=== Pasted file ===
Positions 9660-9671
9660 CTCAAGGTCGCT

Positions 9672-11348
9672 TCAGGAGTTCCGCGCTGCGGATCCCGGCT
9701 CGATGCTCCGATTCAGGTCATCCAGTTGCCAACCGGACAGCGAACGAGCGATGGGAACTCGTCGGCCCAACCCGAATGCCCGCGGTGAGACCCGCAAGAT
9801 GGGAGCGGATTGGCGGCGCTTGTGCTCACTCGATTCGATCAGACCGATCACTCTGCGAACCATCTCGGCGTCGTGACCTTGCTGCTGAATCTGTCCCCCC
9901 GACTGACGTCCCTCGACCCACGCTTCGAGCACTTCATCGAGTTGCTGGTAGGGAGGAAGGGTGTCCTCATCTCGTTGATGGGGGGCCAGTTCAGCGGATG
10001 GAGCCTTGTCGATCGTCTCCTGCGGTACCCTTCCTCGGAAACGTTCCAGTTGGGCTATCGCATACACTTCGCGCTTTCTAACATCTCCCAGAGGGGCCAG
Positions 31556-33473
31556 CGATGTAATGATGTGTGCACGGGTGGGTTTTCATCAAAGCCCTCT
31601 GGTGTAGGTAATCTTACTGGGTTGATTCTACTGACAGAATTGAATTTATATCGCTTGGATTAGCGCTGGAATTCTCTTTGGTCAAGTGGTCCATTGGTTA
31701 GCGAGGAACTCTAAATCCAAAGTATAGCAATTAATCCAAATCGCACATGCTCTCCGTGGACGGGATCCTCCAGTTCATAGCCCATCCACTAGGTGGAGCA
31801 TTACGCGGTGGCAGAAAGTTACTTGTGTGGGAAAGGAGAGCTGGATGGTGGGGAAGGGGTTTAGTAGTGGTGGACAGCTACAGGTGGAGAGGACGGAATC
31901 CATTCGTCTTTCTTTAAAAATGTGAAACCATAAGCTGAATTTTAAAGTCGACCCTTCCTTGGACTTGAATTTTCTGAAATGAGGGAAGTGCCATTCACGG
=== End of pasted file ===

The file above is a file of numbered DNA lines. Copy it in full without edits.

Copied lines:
Positions 9660-9671
9660 CTCAAGGTCGCT

Positions 9672-11348
9672 TCAGGAGTTCCGCGCTGCGGATCCCGGCT
9701 CGATGCTCCGATTCAGGTCATCCAGTTGCCAACCGGACAGCGAACGAGCGATGGGAACTCGTCGGCCCAACCCGAATGCCCGCGGTGAGACCCGCAAGAT
9801 GGGAGCGGATTGGCGGCGCTTGTGCTCACTCGATTCGATCAGACCGATCACTCTGCGAACCATCTCGGCGTCGTGACCTTGCTGCTGAATCTGTCCCCCC
9901 GACTGACGTCCCTCGACCCACGCTTCGAGCACTTCATCGAGTTGCTGGTAGGGAGGAAGGGTGTCCTCATCTCGTTGATGGGGGGCCAGTTCAGCGGATG
10001 GAGCCTTGTCGATCGTCTCCTGCGGTACCCTTCCTCGGAAACGTTCCAGTTGGGCTATCGCATACACTTCGCGCTTTCTAACATCTCCCAGAGGGGCCAG
Positions 31556-33473
31556 CGATGTAATGATGTGTGCACGGGTGGGTTTTCATCAAAGCCCTCT
31601 GGTGTAGGTAATCTTACTGGGTTGATTCTACTGACAGAATTGAATTTATATCGCTTGGATTAGCGCTGGAATTCTCTTTGGTCAAGTGGTCCATTGGTTA
31701 GCGAGGAACTCTAAATCCAAAGTATAGCAATTAATCCAAATCGCACATGCTCTCCGTGGACGGGATCCTCCAGTTCATAGCCCATCCACTAGGTGGAGCA
31801 TTACGCGGTGGCAGAAAGTTACTTGTGTGGGAAAGGAGAGCTGGATGGTGGGGAAGGGGTTTAGTAGTGGTGGACAGCTACAGGTGGAGAGGACGGAATC
31901 CATTCGTCTTTCTTTAAAAATGTGAAACCATAAGCTGAATTTTAAAGTCGACCCTTCCTTGGACTTGAATTTTCTGAAATGAGGGAAGTGCCATTCACGG